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Drought in Europe 2022

  • Published
    12th Sep, 2022
Context

Europe has been burning. As a brutal drought and record-breaking heat gripped the continent this summer, crops withered and forest fires raged.

Europe is suffering through its worst drought in 500 years, says the European Drought Observatory, a service run by the European Commission’s Joint Research Center.

About

The current situation

  • Almost half of Europe is experiencing a severe drought.
  • France, Germany, Spain, Portugal, Italy, the Netherlands, Norway and the UK are among the countries that have been exposed to the high levels of drought. 

Impact

  • Impacted agriculture and drinking water supplies
  • disruption in Europe’s waterways

Impacted crops:

  • Corn in Romania
  • Rice in Italy
  • Beans in Belgium
  • Beets and garlic in France
  • Olives in Spain

Olive Crop of Spain:

  • The Olive trees thrive in a Mediterranean climate and need a minimal amount of rain.
  • Spain produces half of the world’s olive oil.  It is often called the olive oil capital of the world.

Factors responsible for the drought

  • The currently rainfall deficit is mostly attributed to a weakened jet stream bringing moisture from Atlantic to Europe, combined with frequent heatwaves hitting all around the planet and Europe.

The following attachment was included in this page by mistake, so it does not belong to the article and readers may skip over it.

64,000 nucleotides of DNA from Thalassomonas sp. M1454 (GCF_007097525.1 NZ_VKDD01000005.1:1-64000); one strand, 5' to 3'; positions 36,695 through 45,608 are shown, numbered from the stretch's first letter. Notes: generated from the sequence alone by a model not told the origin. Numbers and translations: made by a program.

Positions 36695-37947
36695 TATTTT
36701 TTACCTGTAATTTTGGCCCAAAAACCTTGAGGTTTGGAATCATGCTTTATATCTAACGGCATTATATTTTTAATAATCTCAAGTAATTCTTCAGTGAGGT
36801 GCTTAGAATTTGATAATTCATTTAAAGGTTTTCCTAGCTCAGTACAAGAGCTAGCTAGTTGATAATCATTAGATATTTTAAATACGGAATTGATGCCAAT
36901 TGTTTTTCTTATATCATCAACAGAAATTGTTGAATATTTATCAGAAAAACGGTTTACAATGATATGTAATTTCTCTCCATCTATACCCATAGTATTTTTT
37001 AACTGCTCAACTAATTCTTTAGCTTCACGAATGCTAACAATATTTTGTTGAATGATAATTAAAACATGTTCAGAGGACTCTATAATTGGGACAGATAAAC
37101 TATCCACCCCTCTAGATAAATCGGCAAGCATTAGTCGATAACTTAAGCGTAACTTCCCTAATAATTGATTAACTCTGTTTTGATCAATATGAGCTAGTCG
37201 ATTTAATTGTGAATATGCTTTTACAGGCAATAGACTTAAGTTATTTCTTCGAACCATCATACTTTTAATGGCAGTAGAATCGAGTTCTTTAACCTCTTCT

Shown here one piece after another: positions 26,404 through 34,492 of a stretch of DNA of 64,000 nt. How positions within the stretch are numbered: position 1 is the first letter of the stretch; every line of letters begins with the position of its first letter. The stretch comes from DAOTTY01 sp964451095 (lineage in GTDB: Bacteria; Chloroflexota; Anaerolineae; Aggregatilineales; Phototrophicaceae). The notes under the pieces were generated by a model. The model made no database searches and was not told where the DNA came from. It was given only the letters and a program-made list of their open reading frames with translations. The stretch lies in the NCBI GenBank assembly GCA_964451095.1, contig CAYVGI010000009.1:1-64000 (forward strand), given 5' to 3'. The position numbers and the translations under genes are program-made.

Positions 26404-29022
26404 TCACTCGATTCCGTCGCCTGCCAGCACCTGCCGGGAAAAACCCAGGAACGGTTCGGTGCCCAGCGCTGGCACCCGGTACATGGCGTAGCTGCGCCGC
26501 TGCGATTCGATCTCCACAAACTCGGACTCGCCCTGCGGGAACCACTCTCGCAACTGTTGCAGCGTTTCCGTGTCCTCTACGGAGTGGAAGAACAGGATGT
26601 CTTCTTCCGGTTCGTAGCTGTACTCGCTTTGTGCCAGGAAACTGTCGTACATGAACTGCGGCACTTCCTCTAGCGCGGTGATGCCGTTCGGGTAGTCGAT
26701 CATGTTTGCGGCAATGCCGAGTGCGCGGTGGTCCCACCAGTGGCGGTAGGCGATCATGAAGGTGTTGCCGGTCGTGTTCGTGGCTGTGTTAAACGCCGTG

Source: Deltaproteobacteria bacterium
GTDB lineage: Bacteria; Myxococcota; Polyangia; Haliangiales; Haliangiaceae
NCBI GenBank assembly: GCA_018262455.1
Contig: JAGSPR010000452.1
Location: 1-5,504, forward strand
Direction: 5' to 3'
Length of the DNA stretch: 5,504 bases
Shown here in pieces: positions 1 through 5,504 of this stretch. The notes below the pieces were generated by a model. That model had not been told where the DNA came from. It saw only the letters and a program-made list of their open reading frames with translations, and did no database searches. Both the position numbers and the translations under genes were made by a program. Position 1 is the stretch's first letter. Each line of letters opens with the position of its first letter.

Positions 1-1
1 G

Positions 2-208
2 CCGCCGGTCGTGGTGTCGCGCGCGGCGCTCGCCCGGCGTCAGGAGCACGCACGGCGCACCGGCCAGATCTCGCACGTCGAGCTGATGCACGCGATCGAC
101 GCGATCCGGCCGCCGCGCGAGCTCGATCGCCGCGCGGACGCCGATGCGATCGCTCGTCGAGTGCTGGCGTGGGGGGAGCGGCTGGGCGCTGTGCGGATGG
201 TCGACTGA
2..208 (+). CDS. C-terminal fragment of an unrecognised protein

• Over a couple of years, Europe has undergone dryness. The shift may be linked to a high-pressure system in the North Atlantic known as the Azores High, which has expanded as the planet has warmed.

What is The Azores High? 

  • The Azores High is a large subtropical semi-permanent centre of high atmospheric pressure typically found south of the Azores archipelago in the Atlantic Ocean. 
  • Formed by dry air descending in the subtropics, the Azores High, which usually sits off Spain, has grown larger and is being pushed northwards.
  • This has brought scorching temperatures to the UK, France and the Iberian peninsula.
  • The size and intensity of the Azores high shifts year on year, driving variations in rainfall levels over the continent. 
  • As such, it's been referred to as a ‘gatekeeper of precipitation' over Europe.
  • While it usually sits off Spain, it has recently grown larger and is being pushed further north, bringing scorching temperatures to the UK, France, and the Iberian peninsula. 

 

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